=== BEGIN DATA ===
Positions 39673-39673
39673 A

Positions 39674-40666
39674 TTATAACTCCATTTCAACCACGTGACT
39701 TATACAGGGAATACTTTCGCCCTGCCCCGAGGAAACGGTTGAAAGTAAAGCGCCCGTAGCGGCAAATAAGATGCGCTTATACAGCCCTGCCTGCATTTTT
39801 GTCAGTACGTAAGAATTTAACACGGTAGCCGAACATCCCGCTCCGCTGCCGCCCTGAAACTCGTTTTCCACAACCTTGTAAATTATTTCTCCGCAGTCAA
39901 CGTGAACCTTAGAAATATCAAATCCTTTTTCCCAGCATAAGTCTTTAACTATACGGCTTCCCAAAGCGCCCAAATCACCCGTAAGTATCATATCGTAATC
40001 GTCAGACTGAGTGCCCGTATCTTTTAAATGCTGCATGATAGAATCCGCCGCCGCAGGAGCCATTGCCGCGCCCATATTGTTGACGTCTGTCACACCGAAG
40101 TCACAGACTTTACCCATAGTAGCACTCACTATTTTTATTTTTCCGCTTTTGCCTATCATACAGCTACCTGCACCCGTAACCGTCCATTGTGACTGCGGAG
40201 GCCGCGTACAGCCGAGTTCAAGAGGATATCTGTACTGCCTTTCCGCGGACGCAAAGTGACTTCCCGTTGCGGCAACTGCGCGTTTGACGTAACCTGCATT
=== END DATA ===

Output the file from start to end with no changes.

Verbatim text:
Positions 39673-39673
39673 A

Positions 39674-40666
39674 TTATAACTCCATTTCAACCACGTGACT
39701 TATACAGGGAATACTTTCGCCCTGCCCCGAGGAAACGGTTGAAAGTAAAGCGCCCGTAGCGGCAAATAAGATGCGCTTATACAGCCCTGCCTGCATTTTT
39801 GTCAGTACGTAAGAATTTAACACGGTAGCCGAACATCCCGCTCCGCTGCCGCCCTGAAACTCGTTTTCCACAACCTTGTAAATTATTTCTCCGCAGTCAA
39901 CGTGAACCTTAGAAATATCAAATCCTTTTTCCCAGCATAAGTCTTTAACTATACGGCTTCCCAAAGCGCCCAAATCACCCGTAAGTATCATATCGTAATC
40001 GTCAGACTGAGTGCCCGTATCTTTTAAATGCTGCATGATAGAATCCGCCGCCGCAGGAGCCATTGCCGCGCCCATATTGTTGACGTCTGTCACACCGAAG
40101 TCACAGACTTTACCCATAGTAGCACTCACTATTTTTATTTTTCCGCTTTTGCCTATCATACAGCTACCTGCACCCGTAACCGTCCATTGTGACTGCGGAG
40201 GCCGCGTACAGCCGAGTTCAAGAGGATATCTGTACTGCCTTTCCGCGGACGCAAAGTGACTTCCCGTTGCGGCAACTGCGCGTTTGACGTAACCTGCATT